While leases are widely used to finance productive assets in the U.S, lease accounting has been sharply criticized for providing incomplete and unreliable information to investors because many leases are arranged off-balance sheet as operating leases. As such, a higher cost of equity capital may be required by investors to compensate for unrecorded liabilities and imperfect information. In this dissertation, I provide the empirical evidence as to how equity market participants perceive the off-balance sheet leases.
First, I investigate the firm characteristics that determine the choice on operating versus capital leases. By summarizing the results from prior literature, I identify the determinants from three areas: operating risks, financial constraints and tax-driven incentives. The results suggest that both economic and opportunistic reasons drive a firm's lease choice. Specifically, fast-growing, financially constrained, or low-tax firms opt for off-balance sheet operating leases.
Second, I examine the impact of off-balance sheet operating leases on the cost of equity, and whether it would be different from that of capital leases or conventional debt. The results suggest that off-balance sheet operating leases are “value relevant” as indicated by an increased cost of equity capital being associated with greater use of operating leases. However, investors also seem to suffer from the off-balance sheet position of disclosed operating leases. The leverage effect of operating leases is largely attenuated relative to capital leases and conventional debt.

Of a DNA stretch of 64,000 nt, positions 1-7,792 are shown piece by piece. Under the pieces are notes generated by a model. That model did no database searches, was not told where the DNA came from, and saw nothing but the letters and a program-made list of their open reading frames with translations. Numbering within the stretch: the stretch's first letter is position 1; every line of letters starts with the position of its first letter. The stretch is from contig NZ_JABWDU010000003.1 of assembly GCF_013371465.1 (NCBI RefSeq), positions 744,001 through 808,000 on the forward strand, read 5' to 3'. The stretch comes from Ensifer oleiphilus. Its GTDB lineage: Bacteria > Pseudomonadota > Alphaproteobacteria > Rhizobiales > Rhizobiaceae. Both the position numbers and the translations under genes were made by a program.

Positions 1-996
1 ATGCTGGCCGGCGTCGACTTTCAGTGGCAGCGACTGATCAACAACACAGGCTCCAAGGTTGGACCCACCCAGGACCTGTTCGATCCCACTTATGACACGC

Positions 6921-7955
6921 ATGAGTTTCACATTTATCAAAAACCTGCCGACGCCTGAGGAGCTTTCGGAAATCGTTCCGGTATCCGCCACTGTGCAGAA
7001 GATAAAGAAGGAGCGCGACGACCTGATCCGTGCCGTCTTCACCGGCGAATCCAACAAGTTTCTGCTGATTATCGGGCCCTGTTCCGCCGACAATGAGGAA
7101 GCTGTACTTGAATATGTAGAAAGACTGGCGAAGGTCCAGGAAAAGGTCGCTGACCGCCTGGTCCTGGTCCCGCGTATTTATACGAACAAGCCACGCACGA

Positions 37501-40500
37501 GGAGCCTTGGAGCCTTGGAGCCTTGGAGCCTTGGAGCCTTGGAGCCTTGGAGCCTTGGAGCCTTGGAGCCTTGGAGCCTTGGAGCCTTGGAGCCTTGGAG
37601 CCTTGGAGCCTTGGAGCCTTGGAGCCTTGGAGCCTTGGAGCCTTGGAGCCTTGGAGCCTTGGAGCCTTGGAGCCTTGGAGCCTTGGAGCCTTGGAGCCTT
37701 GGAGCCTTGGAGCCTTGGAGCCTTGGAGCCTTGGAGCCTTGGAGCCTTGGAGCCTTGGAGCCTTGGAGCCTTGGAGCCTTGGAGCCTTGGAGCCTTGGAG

Third, I explore the role of information intermediaries in compensation for the deficiency in accounting for leases. The results indicate that the cost of equity, with respect to the use of off-balance sheet leases, diminishes in greater analyst followings and the existence of credit ratings. Specifically, the diminishing effect of' financial analysts is more pronounced on off-balance sheet operating leases than that on capital leases and conventional debt. Lastly, whether a firm is audited by a big4/5/6/8 firm appears to have no effect on either off- or on-balance sheet leases.
This study contributes to the Financial Accounting Standard Board's lease accounting project and helps investors assess the risk of firms with off-balance sheet leases.
|School:||University of Connecticut|
|School Location:||United States -- Connecticut|
|Source:||DAI-A 72/10, Dissertation Abstracts International|
|Keywords:||Cost of equity capital, Information intermediaries, Lease accounting, Off-balance sheet operating leases|
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